Panoramic Views

The exaggeratedly horizontal shape of these photographic assemblages was necessitated by the panoramic view Kahn and Selesnick capture in their photos. The panoramic field allows the artists to reveal vast expanses of landscape populated by scores of figures receding into the distance--though given the sequential method, there may have been only a couple of models striking the many various poses in the many different frames. The all-male cast of the Hesselbach experiment team (who come, according to the artists, from Britain's Royal Engineering Corps) are posed at their labors. Many of the hale and hearty young men are photographed stripped to the waist, and there's more than a faint homoeroticism to the pieces.

In the adjacent Artforms space, Proverbs organizer Doran has assembled some of the show's most adventurous pieces, notably two photographic installations by Garth Amundson and a trio of Terry Maker's large black-and-white photographs that date from a few years ago.

Amundson, who lives in Ohio, begins his photographic installations by making small three-dimensional objects out of wire. He then stretches fabric printed with photographic transfers over the wire armatures and secures the fabric to the wire with sutures. The resulting organic forms are hung in masses on the wall. The synthetic fabric Amundson uses has a slight green tint to it--which is the only evidence in the full glare of the gallery's track lights that these two pieces are coated with phosphorescent paint and thus glow in the dark.

Maker is a highly regarded Colorado artist, known not just as a photographer but also as a sculptor, a fact revealed by three Proverbs photos that relate closely to her three-dimensional work. Though recently Maker's medium of choice has been mud, she has also created a body of work using found books. In the toned photograph "Upwardly Mobile," a dictionary is opened, its pages vandalized by a diagonal of black blotches. In "Tower of Babel," hung next to "Upwardly Mobile," open books have been arranged architectonically in a spiral. Their printed pages have also been marked with black blobs obscuring the text. The narrative content of these Maker photographs is unclear, but it's this ambiguity that furnishes them with their pleasing monumentality.

After the mostly black-and-white world of the Proverbs exhibit, the gem tones of the brightly colored landscapes in A Covenant of Seasons are a welcome relief. This fine exhibit, in the recently created Viewing Room gallery, features monotypes by well-known Colorado artist Joellyn Duesberry.

Duesberry's monotypes, some pulled at Denver's Open Press and the rest done in Santa Fe at Hand Graphics, are from a group that the artist created for a book, also called A Covenant of Seasons, in which her work is paired with poems by Colorado poet Pattiann Rogers. Interestingly, and unexpectedly, both the artist and the poet are each given their own space in the book. Unlike in most books of this type, not only are Duesberry's monotypes and Rogers's poems never brought together on the same page, but they never even appear across from one another on adjacent pages. The beautifully illustrated book (which is available at Robischon) includes a carefully researched essay by David Park Curry, formerly the curator of American art at the Denver Art Museum, who places Duesberry's lyrical landscapes in art-historical context.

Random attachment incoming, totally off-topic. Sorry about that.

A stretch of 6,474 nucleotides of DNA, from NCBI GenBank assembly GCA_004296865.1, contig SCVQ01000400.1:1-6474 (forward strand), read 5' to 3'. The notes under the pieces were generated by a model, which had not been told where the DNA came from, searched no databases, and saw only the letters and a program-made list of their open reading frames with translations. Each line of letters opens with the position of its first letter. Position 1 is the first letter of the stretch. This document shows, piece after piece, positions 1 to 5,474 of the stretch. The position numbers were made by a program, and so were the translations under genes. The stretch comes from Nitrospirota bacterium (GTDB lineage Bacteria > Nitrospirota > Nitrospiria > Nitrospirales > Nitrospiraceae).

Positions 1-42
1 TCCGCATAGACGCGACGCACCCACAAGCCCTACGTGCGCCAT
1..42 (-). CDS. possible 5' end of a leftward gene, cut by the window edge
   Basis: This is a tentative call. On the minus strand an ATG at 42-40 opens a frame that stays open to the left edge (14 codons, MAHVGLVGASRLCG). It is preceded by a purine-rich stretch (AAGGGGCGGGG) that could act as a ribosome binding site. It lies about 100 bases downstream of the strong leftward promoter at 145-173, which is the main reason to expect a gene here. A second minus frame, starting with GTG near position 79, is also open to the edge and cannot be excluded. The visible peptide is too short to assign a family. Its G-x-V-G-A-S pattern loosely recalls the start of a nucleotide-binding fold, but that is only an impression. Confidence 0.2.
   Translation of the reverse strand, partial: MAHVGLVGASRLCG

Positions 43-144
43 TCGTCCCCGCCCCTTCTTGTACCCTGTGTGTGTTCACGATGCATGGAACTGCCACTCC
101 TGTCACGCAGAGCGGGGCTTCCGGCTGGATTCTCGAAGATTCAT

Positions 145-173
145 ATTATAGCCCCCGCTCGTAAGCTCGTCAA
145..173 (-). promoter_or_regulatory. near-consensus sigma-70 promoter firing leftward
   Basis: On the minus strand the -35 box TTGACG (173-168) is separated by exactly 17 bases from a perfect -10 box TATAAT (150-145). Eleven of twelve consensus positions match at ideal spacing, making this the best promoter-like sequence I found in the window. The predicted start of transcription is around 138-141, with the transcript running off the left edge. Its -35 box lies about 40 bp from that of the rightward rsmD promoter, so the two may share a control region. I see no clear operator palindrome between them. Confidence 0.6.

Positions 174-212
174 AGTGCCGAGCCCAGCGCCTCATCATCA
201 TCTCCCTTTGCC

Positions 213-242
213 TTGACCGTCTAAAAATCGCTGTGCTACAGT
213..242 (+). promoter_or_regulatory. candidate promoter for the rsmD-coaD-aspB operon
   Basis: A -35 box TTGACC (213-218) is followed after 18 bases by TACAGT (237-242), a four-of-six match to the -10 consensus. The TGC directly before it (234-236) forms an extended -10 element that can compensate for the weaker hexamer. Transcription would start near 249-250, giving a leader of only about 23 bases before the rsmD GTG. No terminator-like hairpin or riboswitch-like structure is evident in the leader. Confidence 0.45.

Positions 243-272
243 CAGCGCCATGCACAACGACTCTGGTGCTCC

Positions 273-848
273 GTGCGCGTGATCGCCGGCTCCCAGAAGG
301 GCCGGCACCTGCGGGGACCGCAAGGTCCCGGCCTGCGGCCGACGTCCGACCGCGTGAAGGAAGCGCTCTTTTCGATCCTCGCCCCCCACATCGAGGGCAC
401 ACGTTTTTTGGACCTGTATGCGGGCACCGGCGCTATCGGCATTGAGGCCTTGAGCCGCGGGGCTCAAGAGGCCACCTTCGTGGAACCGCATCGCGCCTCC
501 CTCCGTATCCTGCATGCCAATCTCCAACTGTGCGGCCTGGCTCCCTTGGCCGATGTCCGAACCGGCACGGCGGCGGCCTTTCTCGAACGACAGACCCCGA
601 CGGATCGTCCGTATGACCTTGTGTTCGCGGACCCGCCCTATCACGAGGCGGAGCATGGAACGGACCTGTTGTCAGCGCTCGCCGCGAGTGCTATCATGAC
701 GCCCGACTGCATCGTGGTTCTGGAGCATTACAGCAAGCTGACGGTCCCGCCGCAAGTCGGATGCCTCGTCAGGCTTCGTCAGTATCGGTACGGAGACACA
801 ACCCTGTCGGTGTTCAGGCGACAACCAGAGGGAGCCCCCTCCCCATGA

Like her mentor, Bay Area master Richard Diebenkorn, Duesberry creates compositions that are at once abstract and representational. Also like Diebenkorn, Duesberry is a master colorist, assembling complicated palettes that are dense and gorgeous.

In "Chama Riverbank, Winter, III," purple water meanders under a canopy of orange leaves beneath the cream and blue of the sky. The scene, essentially made up of gestural scribbles, is defined by the pair of expressively painted trees that frame the foreground. Next to "Chama Riverbank" is an even more abstracted view of the landscape, "Ranchyard, Ca., IV," in which a jumble of forms crowd in front of a backdrop of foothills. The palette in "Ranchyard" is dominated by soft grays, greens and browns.

All of the Duesberry monotypes at Robischon are finely done, but surely the star of this group is the large triptych "Arboretum," which has been propped up against the wall. The three vertical panels, on cloth stretched like a canvas over wooden bars, take three different views and do not line up into a single scenic image. And though trees and hills are discernible, "Arboretum" is, at the same time, nearly non-objective and looks like--but isn't--an abstract-expressionist composition.

Between them, Proverbs and A Covenant of Seasons present a wide array of contemporary approaches to the visual arts. It's this broad vision that has long attracted viewers to Robischon.

Proverbs and A Covenant of Seasons, through December 31 at the Robischon Gallery, 1740 Wazee Street, 303-298-7788.

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